Saturday, August 28, 2010

28 August 1956 “Brownies, and Chocolate and Chickens…Oh My!”

I have mentioned this before and shall, most likely, do so again in the future: Why use box or prepared when it is easier and cheaper to make your own?
I think often we modern women (well when I was a modern woman I did) think, ‘Oh, it’s just easier to use prepared’. However, every day I try another pre-packaged item home-made, I am always more pleased with myself and the product quality.
Cake mixes are fairly easy to make ahead, in fact I have blogged about it before. There are some good dry mixes from my vintage books and even modern versions such as THIS which you can store in the icebox or freezer and is easy to ‘whip up’ as it has the butter already in (hence icebox/freezer storage needed).
chocbrownie I just made some homemade brownies yesterday and they are quite easy. I did not use any homemade make ahead mix, for it is so simple to whip these up.chocbrownieupclose
Yummy Brownies
  • 1/2 cup butter
  • 1 cup white sugar
  • 2 eggs
  • 1 TBS vanilla extract
  • 1/3 cup unsweetened cocoa powder
  • 1/2 cup all-purpose flour
  • 1/4 teaspoon salt
  • 1/4 teaspoon baking powder
  • Directions
    1. Preheat oven to 350 degrees F (175 degrees C). Grease and flour an 8 inch square pan or round pan (I used an 8” single layer cake pan to make fun cake slice servings.)
    2. In a large saucepan, melt 1/2 cup butter. Remove from heat, and stir in sugar, eggs, and 1 teaspoon vanilla. Beat in 1/3 cup cocoa, 1/2 cup flour, salt, and baking powder. Spread batter into prepared pan.
    3. Bake in preheated oven for about 20 minutes. I always ‘undercook’ brownies, because as with all foods, they continue to cook when you remove them from the oven.

Again, on the ‘homemade’ track, I often will be in my kitchen using something store bought and will think, “Hmmm, can I make this?” Which has happened with everything from Catsup to Mayonnaise. So, when I wanted some chocolate syrup the other day I thought, “Why buy it?” First of all, most syrups are corn syrup not sugar. They also have odd preservatives and a higher quality would be more expensive. Yet, if you use a good quality unsweetened powdered baking chocolate, then you have the base for homemade chocolate syrup.
I don’t know about you, but my basic pantry supplies always contain powdered unsweetened baking chocolate. It is the base for many wonderful foods and again, the more we reduce our foods to their basic ingredient components, the less we really need to buy and the better quality and healthier our food will be.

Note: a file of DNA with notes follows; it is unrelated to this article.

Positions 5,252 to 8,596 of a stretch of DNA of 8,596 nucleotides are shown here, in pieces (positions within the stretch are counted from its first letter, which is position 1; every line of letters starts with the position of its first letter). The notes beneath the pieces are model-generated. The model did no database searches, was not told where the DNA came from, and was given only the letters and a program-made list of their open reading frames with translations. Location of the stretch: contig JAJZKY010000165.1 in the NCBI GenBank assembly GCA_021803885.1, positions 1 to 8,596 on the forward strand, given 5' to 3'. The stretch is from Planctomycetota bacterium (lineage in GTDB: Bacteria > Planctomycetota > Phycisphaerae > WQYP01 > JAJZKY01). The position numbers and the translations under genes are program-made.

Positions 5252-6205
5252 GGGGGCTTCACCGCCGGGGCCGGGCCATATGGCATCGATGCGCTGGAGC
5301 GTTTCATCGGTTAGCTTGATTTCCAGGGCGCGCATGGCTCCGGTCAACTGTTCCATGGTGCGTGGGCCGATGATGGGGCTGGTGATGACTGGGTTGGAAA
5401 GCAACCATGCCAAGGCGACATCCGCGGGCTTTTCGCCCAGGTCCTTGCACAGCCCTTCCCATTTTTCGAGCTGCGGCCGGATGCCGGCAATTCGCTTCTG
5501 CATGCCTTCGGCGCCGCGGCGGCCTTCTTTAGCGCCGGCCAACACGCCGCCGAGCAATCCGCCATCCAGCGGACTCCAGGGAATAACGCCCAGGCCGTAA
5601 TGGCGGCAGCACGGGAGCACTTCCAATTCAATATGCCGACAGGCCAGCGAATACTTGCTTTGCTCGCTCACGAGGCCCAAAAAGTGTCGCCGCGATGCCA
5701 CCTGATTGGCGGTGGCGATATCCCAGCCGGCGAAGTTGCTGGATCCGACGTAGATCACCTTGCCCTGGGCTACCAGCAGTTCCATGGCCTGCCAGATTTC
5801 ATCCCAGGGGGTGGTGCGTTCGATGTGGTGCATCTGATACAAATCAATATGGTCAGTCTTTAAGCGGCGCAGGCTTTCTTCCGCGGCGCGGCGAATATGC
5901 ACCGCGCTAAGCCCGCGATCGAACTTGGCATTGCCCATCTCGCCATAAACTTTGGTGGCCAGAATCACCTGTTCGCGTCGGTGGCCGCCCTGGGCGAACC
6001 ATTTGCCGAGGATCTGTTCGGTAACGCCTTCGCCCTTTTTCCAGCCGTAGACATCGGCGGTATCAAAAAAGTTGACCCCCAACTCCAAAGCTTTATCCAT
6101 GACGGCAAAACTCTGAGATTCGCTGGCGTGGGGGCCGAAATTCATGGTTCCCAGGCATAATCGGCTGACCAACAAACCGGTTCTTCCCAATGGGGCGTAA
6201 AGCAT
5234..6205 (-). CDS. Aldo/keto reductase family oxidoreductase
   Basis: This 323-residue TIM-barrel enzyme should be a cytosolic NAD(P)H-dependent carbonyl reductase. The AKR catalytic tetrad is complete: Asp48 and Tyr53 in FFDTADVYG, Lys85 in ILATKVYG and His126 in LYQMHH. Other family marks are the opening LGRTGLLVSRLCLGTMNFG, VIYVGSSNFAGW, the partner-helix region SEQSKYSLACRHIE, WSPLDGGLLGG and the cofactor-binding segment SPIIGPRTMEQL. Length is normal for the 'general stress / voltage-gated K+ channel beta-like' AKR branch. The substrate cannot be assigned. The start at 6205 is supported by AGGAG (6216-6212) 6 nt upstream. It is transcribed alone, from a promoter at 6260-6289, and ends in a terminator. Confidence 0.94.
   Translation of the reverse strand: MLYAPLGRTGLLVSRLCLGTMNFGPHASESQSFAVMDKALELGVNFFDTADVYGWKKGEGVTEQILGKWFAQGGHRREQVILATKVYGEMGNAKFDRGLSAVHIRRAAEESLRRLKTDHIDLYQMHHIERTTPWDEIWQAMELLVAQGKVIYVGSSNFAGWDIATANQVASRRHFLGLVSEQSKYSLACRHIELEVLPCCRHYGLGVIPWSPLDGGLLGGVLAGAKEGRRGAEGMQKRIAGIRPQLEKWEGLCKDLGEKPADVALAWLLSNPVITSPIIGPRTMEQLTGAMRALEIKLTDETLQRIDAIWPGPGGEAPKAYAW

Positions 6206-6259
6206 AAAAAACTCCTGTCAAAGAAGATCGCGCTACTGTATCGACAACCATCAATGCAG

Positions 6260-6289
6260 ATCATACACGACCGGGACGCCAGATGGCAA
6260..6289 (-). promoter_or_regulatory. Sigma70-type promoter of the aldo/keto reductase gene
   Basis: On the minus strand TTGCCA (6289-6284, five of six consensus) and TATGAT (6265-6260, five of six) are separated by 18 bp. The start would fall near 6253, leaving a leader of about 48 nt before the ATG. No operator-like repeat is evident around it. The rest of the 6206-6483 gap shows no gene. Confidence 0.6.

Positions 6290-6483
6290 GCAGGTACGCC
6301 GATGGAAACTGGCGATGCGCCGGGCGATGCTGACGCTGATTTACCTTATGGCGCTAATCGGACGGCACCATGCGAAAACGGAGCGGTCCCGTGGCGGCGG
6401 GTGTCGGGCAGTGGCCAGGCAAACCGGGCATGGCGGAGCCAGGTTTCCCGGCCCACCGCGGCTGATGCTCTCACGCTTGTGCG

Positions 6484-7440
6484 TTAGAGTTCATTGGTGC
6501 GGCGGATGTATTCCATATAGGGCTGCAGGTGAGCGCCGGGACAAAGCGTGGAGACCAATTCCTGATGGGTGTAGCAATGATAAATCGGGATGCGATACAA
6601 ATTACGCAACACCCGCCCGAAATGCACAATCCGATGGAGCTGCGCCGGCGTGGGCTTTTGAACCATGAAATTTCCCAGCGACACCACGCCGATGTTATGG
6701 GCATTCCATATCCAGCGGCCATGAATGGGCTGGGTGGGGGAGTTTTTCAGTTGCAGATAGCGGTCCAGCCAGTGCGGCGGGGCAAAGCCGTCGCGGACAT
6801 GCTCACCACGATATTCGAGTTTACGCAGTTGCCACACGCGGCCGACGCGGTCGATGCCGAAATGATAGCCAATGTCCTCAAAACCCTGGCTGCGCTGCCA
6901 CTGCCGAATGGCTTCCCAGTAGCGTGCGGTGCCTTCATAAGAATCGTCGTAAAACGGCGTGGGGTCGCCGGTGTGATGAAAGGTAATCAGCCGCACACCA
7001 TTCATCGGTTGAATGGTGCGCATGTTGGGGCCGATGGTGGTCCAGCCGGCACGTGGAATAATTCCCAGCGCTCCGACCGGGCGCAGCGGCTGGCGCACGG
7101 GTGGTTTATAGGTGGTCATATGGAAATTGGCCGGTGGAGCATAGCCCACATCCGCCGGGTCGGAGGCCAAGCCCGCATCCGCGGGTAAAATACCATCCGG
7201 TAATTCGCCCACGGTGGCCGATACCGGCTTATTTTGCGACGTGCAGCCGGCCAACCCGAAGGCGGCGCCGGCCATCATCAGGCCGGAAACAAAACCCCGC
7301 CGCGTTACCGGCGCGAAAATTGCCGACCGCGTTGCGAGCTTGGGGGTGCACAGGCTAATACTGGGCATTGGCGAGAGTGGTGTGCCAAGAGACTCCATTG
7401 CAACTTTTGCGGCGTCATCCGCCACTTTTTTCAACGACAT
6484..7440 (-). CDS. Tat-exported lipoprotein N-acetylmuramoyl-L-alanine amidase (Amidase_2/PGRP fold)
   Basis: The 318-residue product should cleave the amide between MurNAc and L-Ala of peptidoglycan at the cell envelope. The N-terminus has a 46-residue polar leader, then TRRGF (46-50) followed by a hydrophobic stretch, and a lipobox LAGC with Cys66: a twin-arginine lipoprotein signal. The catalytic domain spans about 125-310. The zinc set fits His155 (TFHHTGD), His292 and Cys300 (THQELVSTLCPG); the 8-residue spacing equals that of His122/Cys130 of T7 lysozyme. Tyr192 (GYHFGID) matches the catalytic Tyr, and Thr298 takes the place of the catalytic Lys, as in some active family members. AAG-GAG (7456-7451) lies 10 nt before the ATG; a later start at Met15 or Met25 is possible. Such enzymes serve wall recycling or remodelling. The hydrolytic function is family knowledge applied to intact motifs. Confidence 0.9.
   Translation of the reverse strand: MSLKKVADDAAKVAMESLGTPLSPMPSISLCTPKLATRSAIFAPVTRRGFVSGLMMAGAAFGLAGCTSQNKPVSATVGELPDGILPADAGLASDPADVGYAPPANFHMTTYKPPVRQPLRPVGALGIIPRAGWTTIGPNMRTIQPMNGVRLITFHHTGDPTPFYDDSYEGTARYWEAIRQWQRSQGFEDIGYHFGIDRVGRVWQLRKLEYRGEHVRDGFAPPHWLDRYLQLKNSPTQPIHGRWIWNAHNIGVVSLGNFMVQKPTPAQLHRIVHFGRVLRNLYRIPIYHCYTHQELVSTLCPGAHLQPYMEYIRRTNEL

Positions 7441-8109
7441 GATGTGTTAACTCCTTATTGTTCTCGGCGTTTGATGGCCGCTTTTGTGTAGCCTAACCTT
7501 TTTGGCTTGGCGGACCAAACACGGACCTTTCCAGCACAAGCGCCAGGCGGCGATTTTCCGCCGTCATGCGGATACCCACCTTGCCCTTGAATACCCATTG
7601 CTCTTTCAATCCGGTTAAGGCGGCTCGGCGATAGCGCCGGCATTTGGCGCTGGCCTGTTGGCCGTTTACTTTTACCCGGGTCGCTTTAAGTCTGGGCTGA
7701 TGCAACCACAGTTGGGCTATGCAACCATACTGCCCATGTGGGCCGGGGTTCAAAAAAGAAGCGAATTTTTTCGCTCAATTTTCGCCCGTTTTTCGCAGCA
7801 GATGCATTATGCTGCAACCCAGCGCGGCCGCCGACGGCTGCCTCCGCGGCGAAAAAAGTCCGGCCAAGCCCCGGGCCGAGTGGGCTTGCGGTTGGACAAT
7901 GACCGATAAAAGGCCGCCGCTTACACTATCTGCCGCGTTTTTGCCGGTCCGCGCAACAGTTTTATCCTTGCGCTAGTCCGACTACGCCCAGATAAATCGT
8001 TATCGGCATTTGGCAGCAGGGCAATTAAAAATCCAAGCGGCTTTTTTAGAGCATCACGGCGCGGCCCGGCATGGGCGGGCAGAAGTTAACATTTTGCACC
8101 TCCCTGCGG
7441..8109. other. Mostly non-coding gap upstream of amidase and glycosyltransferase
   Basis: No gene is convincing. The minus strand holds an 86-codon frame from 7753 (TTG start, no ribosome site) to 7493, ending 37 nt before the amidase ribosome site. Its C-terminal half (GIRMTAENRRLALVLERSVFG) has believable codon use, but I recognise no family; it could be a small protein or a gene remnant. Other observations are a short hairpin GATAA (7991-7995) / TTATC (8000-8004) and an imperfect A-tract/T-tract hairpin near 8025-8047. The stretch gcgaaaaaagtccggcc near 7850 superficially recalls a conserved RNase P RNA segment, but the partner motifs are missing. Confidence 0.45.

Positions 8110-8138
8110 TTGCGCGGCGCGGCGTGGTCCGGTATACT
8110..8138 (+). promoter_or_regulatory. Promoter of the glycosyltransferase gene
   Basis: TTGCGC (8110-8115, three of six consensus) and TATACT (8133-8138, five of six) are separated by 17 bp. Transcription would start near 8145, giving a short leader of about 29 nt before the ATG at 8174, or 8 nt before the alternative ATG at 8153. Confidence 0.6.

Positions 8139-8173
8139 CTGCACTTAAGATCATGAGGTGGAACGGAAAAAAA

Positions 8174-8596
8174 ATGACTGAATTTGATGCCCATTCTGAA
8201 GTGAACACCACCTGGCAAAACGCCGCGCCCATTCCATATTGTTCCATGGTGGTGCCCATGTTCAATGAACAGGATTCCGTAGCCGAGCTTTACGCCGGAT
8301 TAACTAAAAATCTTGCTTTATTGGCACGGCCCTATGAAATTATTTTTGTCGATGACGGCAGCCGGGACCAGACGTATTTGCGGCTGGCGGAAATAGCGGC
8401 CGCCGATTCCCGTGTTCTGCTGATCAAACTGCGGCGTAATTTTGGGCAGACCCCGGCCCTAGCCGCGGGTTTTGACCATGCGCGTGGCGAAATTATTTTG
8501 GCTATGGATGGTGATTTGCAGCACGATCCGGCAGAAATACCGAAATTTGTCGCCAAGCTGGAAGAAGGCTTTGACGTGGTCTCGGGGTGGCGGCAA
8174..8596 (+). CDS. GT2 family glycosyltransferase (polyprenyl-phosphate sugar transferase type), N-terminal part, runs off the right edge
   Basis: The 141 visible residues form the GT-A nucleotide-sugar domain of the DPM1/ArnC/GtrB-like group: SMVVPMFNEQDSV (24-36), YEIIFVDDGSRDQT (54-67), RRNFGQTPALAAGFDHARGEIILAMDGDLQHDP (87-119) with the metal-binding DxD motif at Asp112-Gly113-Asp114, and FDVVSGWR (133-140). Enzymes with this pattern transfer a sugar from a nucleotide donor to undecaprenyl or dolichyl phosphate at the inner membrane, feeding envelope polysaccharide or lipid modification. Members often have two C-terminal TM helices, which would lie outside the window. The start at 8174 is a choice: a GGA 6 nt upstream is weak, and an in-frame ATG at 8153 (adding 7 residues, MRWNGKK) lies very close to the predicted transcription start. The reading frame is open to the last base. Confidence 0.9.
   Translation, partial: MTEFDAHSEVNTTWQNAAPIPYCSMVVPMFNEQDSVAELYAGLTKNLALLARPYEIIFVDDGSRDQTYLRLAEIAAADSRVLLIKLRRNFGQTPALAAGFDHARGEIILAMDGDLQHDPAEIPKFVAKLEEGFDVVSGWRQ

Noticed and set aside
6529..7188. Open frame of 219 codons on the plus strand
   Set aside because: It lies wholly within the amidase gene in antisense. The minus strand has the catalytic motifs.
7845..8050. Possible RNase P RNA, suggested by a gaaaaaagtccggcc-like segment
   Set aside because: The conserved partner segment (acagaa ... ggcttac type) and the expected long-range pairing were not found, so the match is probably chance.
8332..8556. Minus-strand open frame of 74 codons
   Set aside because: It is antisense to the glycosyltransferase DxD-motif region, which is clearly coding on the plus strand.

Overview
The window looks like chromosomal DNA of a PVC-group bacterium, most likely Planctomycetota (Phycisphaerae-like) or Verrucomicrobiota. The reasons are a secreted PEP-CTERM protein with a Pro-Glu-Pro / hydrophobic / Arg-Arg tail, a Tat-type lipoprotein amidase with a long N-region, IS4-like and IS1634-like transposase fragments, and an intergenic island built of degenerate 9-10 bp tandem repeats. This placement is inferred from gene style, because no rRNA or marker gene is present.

chocsyrup1I came up with this very basic chocolate syrup recipe which can easily be stored in your fridge for a month or more (maybe longer, I don’t know as I make small batches and then when I need some last minute, it is so easy to whip up, why have gallons of the stuff sitting around?)
The recipe is basically one part unsweetened chocolate powder to two parts sugar and water and vanilla or any essence to taste. You can use almond or coconut extracts. Because you boil it you can infuse it with any flavor, put some fresh picked culinary variety Lavender in there if you like.  So as an example of the recipe:
chocsyrup2 Chocolate Syrup
1/2 cup unsweetened powdered baking cocoa
1 cup sugar
1 cup water
flavoring to taste.
Boil, stirring constantly, until thickened ( about 2 minutes)
cool and decant.
I keep mine in little mason jars. But here is another opportunity to make use of some darling containers or saved jars and print up some of your own labels or little stickers.
Now you wouldn’t think such a simple thing could taste so good. Or else you would just think of the taste of a cheap plastic bottled syrup, it’s good, but you might not think it amazing. Well, last night when we had our friend over, I served the above brownies with a scoop of ice-cream and my chocolate sauce. She thought it was so good and I noticed, as we sat and gabbed over our coffee, that she kept dipping her finger into the leftover sauce on her plate, apologizing but she couldn’t help it. To borrow from a not so tasty fried chicken chain, ‘it’s finger lickin good’.
Now, an odd jump from homemade food to chickens, but I thought I would share some photos of how big my gals (and guys) have got. I still need to share the making of my chicken house and that entire building project I did. But, for now, here they are. I have started free ranging them in my yard. They have a covered chicken run that they can access from their house, but during the day I live the door to from the run to the yard open.
Buttons, my favorite hen, is so tame that she will sit on my lap whenever given the chance. She is the first out and the first to come running when I shout ‘chick chick chick’. I keep my kitchen door open, so my dogs can come and go as they please, and this morning I found Buttons the hen walking about bold as brass in the kitchen. When she saw me and I admonished, “Buttons, what are you doing in here” she just looked at me, clucked and casually strolled out, as if to say, “I will go now, but I will be back”.